Blonde-haired women on the other hand support the stereotype stipulating dark-haired women are unattractive, thus enhancing their own image as being attractive. The authors list several reasons why and how such grouping and stereotyping takes place. One of the reasons for grouping is that it makes it easier for individuals to identify other people based on unique characteristics. Secondly, it makes it easier to explain and understand why certain people act in certain ways. The third reason the authors use is that people find it easier to evaluate themselves and identify their place in society. The authors explain that stereotypes form as a way for other groups to explain the behavior of people bearing certain characteristics in certain groups as opposed to the notion that stereotypes are irrational, inaccurate, and erroneous. They explain that there is some truth to every stereotype and that although the formation of stereotypes may not fully incorporate all the characteristics of people in a certain category, it does take into account some of the most salient ones.
One of the most prominent findings in this research is that there is no direct relation between hair color and intelligence and it is thus possible that blonde-haired people are not dumb. There is no scientific evidence indicating a relationship between blonde hair and intellectual ability. In addition, the appearance of blonde hair may be natural because of lack of melanin in hair follicles or artificial in cases where individuals choose to dye or bleach their hair to achieve blondness as the color of choice. People with blonde hair are also at liberty to alter their hair color in cases where they seek to escape the stereotype associated with the same. What stands out clearly in this research is that the people’s understanding concerning ‘blonde and dumb’ hinges on suppositions that cannot be validated scientifically or otherwise.
Secondly, stereotype affects gender roles in society, especially with respect to women. Traditionally, in American and European cultures, blonde hair signified beauty and elegance. For instance, in the fifteenth century, women from royal families favored blonde hair as opposed to darker hair equating it to the beauty of gold. Consequently, this perspective affects the way society views individuals with blonde hair, in most cases perceiving people with blonde hair as beautiful. The effect of this perception on some individuals with blonde hair is that it creates the impression of beauty, as an asset equal to intelligence thus making it possible for such individuals to use their beauty to attain goals others would usually attain using intelligence. However, it is arguable that the use of beauty to attain things certain goals proves the application of intelligence, hence proving that blonde people are indeed smart as they work smart instead of working hard. The use of such antiques by blonde-haired individuals also creates the impression that such people use beauty as they experience a degree of intellectual poverty, thus forming the expression ‘dumb blonde’. The ‘brains and beauty’ stereotype also explains why people think the blonde is dumb. As aforementioned, critics argue that one cannot have beauty and brains, which again it is a baseless supposition. Research in this paper proves that it is possible for people to use the stereotype to their advantage, especially in terms of society’s perception of beauty and its application in various fields including advertising and the entertainment industry.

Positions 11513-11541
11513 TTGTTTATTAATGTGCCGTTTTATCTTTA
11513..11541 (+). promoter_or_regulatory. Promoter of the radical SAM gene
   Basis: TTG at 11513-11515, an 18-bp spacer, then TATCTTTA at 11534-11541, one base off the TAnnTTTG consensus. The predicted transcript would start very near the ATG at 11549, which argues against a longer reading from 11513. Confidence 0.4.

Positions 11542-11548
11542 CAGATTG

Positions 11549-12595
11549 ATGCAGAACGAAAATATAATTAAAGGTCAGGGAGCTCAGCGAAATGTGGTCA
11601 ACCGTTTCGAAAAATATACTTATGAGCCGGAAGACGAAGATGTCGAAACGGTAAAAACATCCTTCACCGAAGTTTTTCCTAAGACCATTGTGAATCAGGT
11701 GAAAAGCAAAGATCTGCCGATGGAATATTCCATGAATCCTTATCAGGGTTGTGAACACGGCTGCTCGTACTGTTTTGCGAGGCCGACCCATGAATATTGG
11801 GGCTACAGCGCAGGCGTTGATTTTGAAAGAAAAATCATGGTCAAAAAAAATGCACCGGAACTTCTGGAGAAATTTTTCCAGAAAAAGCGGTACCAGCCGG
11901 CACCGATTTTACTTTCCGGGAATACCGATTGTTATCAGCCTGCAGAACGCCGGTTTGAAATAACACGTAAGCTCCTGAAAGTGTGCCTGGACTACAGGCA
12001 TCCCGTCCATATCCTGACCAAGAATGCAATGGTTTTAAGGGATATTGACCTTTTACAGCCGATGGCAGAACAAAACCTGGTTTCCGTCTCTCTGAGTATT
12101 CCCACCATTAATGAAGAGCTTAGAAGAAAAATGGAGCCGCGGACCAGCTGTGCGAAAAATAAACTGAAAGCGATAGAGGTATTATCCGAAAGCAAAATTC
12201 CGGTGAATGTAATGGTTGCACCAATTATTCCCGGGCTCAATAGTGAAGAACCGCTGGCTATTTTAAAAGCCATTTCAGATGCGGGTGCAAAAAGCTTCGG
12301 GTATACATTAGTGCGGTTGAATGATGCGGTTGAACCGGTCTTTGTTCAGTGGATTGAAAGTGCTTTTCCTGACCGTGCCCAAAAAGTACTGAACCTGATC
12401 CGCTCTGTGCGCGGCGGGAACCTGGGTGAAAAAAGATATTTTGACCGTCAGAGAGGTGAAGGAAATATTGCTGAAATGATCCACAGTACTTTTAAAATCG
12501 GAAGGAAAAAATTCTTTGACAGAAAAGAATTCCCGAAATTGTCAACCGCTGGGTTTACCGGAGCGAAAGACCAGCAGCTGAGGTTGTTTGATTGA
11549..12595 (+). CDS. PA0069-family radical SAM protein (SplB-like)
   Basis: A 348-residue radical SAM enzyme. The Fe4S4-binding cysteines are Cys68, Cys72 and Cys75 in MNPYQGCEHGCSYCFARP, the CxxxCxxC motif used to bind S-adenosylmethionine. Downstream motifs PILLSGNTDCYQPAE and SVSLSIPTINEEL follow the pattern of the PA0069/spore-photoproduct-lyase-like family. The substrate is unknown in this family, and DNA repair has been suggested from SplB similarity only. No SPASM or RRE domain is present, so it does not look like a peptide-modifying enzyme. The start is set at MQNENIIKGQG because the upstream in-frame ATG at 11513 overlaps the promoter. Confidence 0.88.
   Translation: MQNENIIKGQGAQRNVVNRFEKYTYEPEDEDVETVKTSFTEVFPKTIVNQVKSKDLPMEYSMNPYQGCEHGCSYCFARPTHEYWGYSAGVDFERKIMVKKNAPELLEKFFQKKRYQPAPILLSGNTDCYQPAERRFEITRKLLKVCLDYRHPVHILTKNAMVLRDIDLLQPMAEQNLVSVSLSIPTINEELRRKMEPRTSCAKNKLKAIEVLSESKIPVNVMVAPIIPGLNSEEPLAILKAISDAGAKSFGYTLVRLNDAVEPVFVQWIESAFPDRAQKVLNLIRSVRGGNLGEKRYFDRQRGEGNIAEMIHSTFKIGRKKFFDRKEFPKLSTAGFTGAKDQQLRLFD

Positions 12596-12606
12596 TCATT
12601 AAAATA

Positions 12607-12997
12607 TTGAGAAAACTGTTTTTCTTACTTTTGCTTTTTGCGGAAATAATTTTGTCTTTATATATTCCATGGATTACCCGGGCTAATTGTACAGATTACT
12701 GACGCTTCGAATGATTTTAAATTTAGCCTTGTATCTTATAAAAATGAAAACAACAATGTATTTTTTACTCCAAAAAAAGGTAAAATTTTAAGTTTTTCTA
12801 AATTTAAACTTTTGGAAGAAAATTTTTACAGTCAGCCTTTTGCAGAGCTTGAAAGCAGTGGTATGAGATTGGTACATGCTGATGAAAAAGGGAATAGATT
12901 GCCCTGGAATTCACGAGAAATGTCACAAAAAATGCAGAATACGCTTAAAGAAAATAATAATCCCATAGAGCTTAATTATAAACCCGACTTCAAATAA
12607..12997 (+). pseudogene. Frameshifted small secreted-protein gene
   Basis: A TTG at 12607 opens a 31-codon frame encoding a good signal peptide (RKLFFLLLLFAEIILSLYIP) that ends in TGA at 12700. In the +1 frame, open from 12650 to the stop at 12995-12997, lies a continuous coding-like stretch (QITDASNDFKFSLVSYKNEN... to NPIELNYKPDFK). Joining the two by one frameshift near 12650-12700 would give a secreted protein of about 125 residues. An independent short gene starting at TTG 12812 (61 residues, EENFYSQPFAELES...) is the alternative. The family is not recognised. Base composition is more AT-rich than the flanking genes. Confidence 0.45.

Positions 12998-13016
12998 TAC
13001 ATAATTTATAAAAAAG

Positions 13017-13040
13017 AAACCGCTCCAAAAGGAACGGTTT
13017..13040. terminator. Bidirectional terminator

Thirdly, the development of stereotypes is, to some extent, dependent on cognitive ability. As children grow, they adopt some of the prevalent social norms in any given society, and depending on their age and ability to process information; it is possible for individuals to adopt stereotypes depending on society’s opinion in contrast to the development of personal opinions. The same concept applies to the adoption of moral values by individuals in society as Lawrence Kohlberg’s study indicates. In application of this theory, the ‘blonde’ stereotype is unjustifiable as individuals simply adopt it from society, with no forethought on the reason for its formation.